The Law Commission has announced a project to review how evidence is used in rape prosecutions to counter rape myths.
The Law Commission is the statutory independent body created by the Law Commissions Act 1965 to keep the law under review and recommend appropriate reform. The Commission aims to make sure the law is fair, modern, simple and cost-effective.
The project is part of the government’s rape review, and it aims to:
– increase understanding of consent and sexual harm;
– improve the treatment of victims;
– ensure defendants receive a fair trial.
In particular, the Commission will be considering and reviewing four areas:
- Sexual history – the Commission will review whether there is a need for the reform of the provisions governing the restriction of questioning on a complainant’s sexual history.
- Medical records – a review will take place of the rules in relation to using the complainant’s medical and counselling records during a trial.
- Rape myths – consideration of how law and guidance could counter juror’s misconceptions about sexual harm; the so-called rape myths regarding credibility, behaviour and experience of complainants and defendants.
- Special measures – the availability of special measures will be reviewed to protect complainants during the trial. Special measures are alternative arrangements for giving evidence.
The Rape Review partly concerns the low conviction rates for rape and serious sexual offences. Victims may be deterred from reporting offences or supporting a prosecution if they are scared about going to court. The Law Commissioner for Criminal Law said, “our project will consider how to improve the trial process to address ‘rape myths’, admit any relevant evidence and better protect complainants whilst ensuring a fair trial for defendants.”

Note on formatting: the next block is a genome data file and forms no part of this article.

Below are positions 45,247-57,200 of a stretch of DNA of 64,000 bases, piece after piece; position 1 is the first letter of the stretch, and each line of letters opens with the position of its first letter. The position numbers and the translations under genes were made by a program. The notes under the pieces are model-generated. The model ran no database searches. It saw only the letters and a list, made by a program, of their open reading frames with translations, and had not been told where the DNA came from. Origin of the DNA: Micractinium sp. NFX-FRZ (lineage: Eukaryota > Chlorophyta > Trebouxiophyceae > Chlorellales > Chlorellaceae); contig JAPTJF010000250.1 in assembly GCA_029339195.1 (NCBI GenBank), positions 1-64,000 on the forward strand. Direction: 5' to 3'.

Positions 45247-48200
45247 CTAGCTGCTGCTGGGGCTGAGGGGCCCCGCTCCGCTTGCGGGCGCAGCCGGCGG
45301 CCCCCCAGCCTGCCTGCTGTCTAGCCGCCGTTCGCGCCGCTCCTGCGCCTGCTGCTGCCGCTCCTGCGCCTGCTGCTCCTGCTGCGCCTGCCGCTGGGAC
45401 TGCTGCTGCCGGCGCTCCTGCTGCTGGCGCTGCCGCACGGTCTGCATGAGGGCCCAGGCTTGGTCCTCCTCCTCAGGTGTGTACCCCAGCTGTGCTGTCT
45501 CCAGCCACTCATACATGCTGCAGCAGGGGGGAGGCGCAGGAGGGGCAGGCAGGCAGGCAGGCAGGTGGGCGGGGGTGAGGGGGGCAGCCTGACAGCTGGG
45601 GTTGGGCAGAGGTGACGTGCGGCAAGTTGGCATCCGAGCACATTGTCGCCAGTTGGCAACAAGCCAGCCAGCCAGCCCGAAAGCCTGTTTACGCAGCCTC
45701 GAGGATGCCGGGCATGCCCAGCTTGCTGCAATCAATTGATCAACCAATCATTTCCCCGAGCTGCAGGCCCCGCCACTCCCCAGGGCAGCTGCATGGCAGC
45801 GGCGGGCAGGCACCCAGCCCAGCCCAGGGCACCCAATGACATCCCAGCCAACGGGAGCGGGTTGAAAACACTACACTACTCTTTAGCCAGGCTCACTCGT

The government asked the Law Commission to carry out this project due to the decline in conviction rates even though the prevalence of the offending has remained steady. The Law Commission has other projects that also aim to increase protections against violence and abuse of females. The projects include recommendations to extend the offences of stirring up hatred to cover stirring up hatred on the grounds of sex or gender; protection against cyber flashing and rape threats; and an ongoing project on intimate image abuse and the making and taking of intimate images without consent.
Misconceptions, or rape myths, include the reasons why victims may delay reporting, differing behaviours after an assault and the relevance of a lack of resistance or injury.
Use of evidence
A complainant’s sexual history can only be admitted in limited circumstances. The Commission will review the provision to ensure only relevant evidence is admissible at trial. It will also consider whether the test for allowing the release of a complainant’s medical and counselling records is stringent enough. Also under consideration is the risk that a jury gives too much weight to this information and reach a conclusion based on a misconception.
Special measures are adaptations that can be made in trial proceedings to help a witness give the best evidence they can. In sexual assault cases, the protections given to witnesses may make it easier to give their evidence. The Commission will look at whether the provisions could be reformed to prevent the quality of the evidence from being diminished by the experience of giving the evidence.
The Commission will publish a short background paper on the need for reform and the issues. A consultation paper will follow containing the provisional proposals in the summer of 2022. At the conclusion of the consultation, a final set of recommendations will be published in 2023.
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